2012 Mazda5 Sport

Matt Tierney

It's nice to see the Mazda 5 back on the market after it skipped the 2010 model year getting rejuventated with changes that include new styling both inside and out and a 2.5-liter four-cylinder engine that replaces the old 2.3-liter unit. The new engine is up only incrementally in power (from 153 to 157 hp) and torque (from 148 to 163 lb-ft), but in truth, that's plenty for a small people-mover, and the six-speed manual with which it's paired is easy to use, with decent throws and a nicely weighted clutch. I am impressed with the quality of the interior materials, and the instrument panel and other controls are nicely arranged and easy to decipher.

There a lot of vehicles on the market these days with three rows of seats, but none package them nearly as efficiently as this Mazda 5. If I were in the market for a car with 3 rows, I'd immediately discount most of today's SUV/crossovers, which require rear passengers to be gymnasts so that they can vault themselves into the third row. Like larger minivans, the Mazda 5 makes access to the third row easy both because it has sliding rear doors and because it has an aisle down the middle between the second-row captain's chairs.

Amy Skogstrom, Managing Editor

I've owned a minivan for the entire time I've had children, and there is simply no substitute for the utility, flexibility, and ease of use offered by a box with big doors that slide out of the way. Loading cargo, or babies in carriers, even buckling in older kids in -- all of it is immeasurably easier when you don't have to cram yourself into a narrow opening and contend with a hinged door.

We've had a whole host of minivans come through the office in the last few months, and all of them meet these basic needs. They are offered in a variety of different styles, features and price ranges, but none of them are nearly as fun to drive as this Mazda5 -- and it should be noted the other vans cost 70 to 220 percent more than this Mazda!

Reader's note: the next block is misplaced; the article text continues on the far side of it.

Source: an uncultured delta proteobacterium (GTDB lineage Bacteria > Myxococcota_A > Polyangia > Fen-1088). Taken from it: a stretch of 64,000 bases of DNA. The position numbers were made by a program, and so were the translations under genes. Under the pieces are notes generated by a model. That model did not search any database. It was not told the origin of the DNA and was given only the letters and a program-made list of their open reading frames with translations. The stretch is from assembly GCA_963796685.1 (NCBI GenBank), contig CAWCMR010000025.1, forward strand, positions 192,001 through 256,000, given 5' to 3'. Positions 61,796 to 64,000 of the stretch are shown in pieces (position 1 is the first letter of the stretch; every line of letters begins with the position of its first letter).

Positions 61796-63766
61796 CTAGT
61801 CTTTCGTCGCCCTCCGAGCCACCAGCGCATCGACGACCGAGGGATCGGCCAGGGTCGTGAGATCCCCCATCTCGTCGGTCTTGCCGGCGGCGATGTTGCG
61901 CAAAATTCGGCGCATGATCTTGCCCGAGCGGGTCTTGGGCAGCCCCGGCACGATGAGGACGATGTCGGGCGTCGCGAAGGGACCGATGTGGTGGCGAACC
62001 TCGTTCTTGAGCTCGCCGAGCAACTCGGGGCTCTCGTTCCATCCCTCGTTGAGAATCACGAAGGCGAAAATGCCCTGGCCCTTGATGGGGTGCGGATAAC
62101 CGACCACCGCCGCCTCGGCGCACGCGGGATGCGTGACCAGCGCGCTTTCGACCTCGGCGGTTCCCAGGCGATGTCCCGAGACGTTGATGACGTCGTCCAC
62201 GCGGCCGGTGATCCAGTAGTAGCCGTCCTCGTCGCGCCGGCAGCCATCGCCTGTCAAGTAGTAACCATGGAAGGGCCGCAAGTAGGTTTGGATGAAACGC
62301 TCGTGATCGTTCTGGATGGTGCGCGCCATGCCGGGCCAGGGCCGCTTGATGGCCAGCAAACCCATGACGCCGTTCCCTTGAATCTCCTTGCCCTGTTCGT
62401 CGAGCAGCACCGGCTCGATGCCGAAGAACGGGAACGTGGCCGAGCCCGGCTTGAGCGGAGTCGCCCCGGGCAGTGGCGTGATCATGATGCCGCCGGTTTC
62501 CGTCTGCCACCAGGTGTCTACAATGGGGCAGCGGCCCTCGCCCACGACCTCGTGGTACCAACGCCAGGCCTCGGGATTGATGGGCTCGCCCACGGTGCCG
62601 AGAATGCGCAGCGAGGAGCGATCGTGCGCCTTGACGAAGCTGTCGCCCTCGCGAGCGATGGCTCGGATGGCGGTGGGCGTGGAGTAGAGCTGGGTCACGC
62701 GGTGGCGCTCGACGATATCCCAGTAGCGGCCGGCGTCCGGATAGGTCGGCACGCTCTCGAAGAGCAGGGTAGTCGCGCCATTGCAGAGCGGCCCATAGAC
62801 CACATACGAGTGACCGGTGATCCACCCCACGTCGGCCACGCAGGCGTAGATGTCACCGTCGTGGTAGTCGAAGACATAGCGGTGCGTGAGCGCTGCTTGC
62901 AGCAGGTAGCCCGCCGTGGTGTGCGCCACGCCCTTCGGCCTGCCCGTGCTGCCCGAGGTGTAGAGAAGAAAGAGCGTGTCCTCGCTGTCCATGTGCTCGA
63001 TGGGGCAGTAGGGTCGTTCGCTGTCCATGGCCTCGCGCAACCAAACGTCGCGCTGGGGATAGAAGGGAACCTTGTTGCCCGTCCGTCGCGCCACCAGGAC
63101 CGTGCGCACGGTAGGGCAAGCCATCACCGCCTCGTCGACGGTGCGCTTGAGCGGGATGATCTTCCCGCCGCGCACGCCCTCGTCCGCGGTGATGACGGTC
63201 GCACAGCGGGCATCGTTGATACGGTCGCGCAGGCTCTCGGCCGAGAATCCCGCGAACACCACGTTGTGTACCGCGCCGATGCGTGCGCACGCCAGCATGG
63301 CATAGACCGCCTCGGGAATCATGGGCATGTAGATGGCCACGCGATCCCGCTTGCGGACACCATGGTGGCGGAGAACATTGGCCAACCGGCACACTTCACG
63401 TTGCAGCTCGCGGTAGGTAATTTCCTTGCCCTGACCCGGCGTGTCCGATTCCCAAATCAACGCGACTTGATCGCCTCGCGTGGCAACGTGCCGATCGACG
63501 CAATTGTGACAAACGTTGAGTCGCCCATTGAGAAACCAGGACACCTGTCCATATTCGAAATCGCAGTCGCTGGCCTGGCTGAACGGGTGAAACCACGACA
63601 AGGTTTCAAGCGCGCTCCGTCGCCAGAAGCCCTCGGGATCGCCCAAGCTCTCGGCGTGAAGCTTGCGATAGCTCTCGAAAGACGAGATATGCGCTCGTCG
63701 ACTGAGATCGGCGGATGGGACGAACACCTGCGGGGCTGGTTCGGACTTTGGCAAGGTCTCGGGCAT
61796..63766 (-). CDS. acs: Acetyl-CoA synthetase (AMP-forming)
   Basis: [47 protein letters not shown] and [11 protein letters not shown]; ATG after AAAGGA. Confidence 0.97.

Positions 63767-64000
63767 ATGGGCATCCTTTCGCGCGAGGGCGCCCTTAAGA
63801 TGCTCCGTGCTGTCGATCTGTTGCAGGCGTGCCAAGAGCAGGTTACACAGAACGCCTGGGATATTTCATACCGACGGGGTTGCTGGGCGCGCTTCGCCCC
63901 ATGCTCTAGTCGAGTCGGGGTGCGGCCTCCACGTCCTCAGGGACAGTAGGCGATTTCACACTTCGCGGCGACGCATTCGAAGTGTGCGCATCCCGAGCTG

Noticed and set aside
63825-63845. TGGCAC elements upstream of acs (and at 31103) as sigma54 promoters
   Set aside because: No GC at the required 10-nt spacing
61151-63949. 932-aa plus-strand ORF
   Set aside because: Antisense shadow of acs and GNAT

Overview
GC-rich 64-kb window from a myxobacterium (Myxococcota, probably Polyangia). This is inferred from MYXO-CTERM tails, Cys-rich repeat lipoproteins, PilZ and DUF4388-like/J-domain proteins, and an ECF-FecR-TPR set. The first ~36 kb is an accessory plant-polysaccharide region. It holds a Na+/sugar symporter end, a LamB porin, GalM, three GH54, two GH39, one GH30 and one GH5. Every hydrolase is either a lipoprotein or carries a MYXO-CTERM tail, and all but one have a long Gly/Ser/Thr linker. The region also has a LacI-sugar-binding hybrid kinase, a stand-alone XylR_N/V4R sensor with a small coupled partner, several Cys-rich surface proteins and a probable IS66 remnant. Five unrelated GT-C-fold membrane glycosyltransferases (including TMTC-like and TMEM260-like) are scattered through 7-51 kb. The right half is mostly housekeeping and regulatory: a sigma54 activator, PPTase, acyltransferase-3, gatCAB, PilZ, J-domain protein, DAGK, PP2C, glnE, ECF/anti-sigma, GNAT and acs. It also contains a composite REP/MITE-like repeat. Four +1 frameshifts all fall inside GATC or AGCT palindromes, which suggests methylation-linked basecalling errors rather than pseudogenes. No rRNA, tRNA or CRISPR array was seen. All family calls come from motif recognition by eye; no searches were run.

Yeah, the Mazda's fun factor is due mostly the novelty of its six-speed stick, but the quick, lively steering, the sporty suspension and even the low-slung seating position all add up to a more sporty driving experience than a minivan has any business providing. While the competitors all feature an extra 100 or so horsepower from two more cylinders, the little Mazda's 2.5-liter four is more than capable of launching the van and chirping the tires as you shift into second gear.

I wish Mazda allowed buyers to choose this powertrain in something beyond the base model, as it means doing without many minivan niceties, but the fact that it's offered at all is a good thing.

True, you won't confuse the dashboard or seats here with those in a Honda Odyssey or Chrysler Town & Country, and the Mazda's interior volume is more like that of big hatchback than a van, but for $20K this is a fantastic little starter van for young families on a budget. The fact that it puts a smile on your face almost as big as the one adorning the Mazda5 itself is an even bigger bonus.

Matt Tierney, Art Director

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